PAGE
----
Recipient, Eukanuba Canine Health Award
Recipient, AKC Club Publication Excellence Award
Become a Fan of Speaking for Spot on Facebook

Please visit http://www.speakingforspot.com to read excerpts from Speaking for Spot and Your Dog’s Best Health.   There you will also find “Advocacy Aids”- helpful health forms you can download and use for your own dog, and a collection of published articles on advocating for your pet’s health. Speaking for Spot and Your Dog’s Best Health are available at www.speakingforspot.com, Amazon.com, local bookstores, and your favorite online book seller.

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9 Comments on “Three Essential Steps for Maintaining Your Dog’s Health

  1. The best thing my vet has done is tell me heartworm is a real issue. I had read the now infamous Blog post (different blog) which mocked vets for having diseased hearts on display, and showed an incidence map with very few incidents. My vet explained she was had just seen a new advanced case that day (April in Iowa) and that she does not report them anywhere.

    Most animal welfare groups will ask if a dog is heartworm positive before transferring in the dog, but many do not provide prevention. Our group does buy non US product because we buy enough to make the time required to find legitimate discounts worthwhile. The amount of ivermectin in the monthly prevention probably sells for a dime in the farm store bottles, so it would be nice if Target or another retailer started making their own generic, and priced it like the human generics, at 30 for $4.

    The comment about some people treating their pets like kids is true, I don’t comprehend what people mean when they say they spoil their dogs. 24/7 belly rubs? But the much worse problem is animal abuse, both by pet owners and pet producers / factory pet farmers.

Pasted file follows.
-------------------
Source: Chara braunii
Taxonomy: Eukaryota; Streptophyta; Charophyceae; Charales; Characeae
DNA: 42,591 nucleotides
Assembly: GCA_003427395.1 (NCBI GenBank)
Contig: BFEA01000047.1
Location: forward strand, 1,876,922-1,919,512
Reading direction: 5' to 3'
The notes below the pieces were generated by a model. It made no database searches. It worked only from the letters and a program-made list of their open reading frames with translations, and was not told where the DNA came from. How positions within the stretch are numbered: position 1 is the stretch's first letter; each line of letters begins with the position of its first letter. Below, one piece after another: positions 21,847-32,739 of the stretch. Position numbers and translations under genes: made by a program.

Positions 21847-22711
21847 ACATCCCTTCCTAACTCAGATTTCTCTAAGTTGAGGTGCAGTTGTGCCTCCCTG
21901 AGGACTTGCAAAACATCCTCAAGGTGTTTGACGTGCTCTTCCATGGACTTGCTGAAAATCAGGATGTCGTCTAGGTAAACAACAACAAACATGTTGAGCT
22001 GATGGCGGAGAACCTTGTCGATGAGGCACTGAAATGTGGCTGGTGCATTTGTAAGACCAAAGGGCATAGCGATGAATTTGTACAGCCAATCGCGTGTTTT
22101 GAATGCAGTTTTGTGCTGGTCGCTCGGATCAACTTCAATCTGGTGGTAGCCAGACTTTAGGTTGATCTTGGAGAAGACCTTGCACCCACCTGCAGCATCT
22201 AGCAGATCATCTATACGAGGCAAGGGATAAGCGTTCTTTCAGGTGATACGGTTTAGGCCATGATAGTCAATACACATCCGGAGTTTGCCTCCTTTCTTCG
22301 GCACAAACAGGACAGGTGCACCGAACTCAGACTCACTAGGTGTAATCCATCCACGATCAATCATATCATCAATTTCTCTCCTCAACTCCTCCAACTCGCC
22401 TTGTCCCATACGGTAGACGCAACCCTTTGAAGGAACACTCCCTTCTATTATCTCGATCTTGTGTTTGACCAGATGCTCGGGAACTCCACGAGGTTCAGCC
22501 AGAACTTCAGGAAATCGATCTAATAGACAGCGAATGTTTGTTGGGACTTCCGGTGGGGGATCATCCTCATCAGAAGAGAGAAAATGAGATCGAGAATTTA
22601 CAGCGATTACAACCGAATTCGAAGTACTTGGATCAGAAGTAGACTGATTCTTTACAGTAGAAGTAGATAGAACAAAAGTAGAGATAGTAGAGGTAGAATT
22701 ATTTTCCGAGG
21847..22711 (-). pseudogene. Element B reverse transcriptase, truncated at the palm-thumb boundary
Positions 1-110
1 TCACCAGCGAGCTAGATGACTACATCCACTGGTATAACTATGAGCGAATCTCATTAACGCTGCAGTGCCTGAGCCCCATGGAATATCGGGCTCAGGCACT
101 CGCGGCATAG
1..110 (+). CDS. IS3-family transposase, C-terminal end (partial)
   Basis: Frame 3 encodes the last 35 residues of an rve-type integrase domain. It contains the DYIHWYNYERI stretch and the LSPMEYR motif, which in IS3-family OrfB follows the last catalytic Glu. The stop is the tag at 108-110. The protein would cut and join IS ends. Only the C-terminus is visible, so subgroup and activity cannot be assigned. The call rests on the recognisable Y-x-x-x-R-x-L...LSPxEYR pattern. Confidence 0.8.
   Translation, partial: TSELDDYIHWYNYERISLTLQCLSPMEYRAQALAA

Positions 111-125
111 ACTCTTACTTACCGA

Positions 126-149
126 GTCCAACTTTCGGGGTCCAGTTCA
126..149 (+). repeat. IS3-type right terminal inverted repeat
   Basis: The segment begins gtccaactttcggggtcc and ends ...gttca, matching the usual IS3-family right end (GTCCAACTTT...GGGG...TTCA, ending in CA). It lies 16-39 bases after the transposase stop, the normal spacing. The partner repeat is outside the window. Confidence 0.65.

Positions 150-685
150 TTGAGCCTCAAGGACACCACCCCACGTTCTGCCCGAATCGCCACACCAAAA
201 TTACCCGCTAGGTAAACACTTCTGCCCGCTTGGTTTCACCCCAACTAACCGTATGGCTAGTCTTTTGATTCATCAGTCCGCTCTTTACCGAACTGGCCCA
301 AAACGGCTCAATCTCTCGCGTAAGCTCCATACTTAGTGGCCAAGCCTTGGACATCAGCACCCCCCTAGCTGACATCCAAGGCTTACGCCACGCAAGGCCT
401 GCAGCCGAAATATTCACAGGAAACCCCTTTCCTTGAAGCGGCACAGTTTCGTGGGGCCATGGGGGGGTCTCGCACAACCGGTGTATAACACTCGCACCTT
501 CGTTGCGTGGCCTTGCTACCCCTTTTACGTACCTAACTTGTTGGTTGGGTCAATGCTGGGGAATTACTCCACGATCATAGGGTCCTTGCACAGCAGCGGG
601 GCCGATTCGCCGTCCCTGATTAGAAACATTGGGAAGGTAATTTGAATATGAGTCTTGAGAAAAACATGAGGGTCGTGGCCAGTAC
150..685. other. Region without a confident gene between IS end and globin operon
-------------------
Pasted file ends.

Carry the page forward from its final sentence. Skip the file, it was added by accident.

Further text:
Working with animal welfare I have much more appreciation for the bizarre behavior veterinarians must endure. People simply do not understand pet health and behavior. The entire pet industry could do a better job, but it is not easy for caring veterinarians to fix a culture which is so out of step.

    Regarding behaviorial issues, the best source for dog behavior I have found is DogStarDaily.com They have free brochures which can be “rebranded” by stores and shelters, etc. on topics such as housetraining.

  2. Number four, not on the list, proper diet?

    So many pets suffer from food allergies, obesity, but we focus on visits instead of human behavioral changes

  3. Hi Jann,

    I encourage you to take a copy of the American Animal Hospital Association Canine Vaccination Guidelines into your veterinarian (referred to in Speaking for Spot as well as in a previous blog post or two). Let him know you found the information on line and that you’d like to discuss the issue. I find myself wondering why you are sticking with this particular veterinarian- there are parts of “old fashioned” that are advantageous. Other parts create unnecessary risks for the patient.

  4. How do I raise the topic of every-3-year vaccines with my old fashioned vet? He goes on giving everything every year without even mentioning there’s an alternative. You’re right that he’s probably afraid we wouldn’t show up if our guys didn’t need their “shots”, but how do I call him on it?

  5. Dr. Nancy,

    Thanks again for bringing awareness that communication and regular visits to our vet is an important part of a healthy dog’s life. Over the years I am seeing more veterinarian referrals to me for training and am so appreciative of their care and concern knowing that everyones life will be better if all the dogs issues are attended to. People are safer and the dogs are happier. What could be better.

    ~jill
    aka shewhisperer dog trainer helping people and dogs in the Los Angeles area.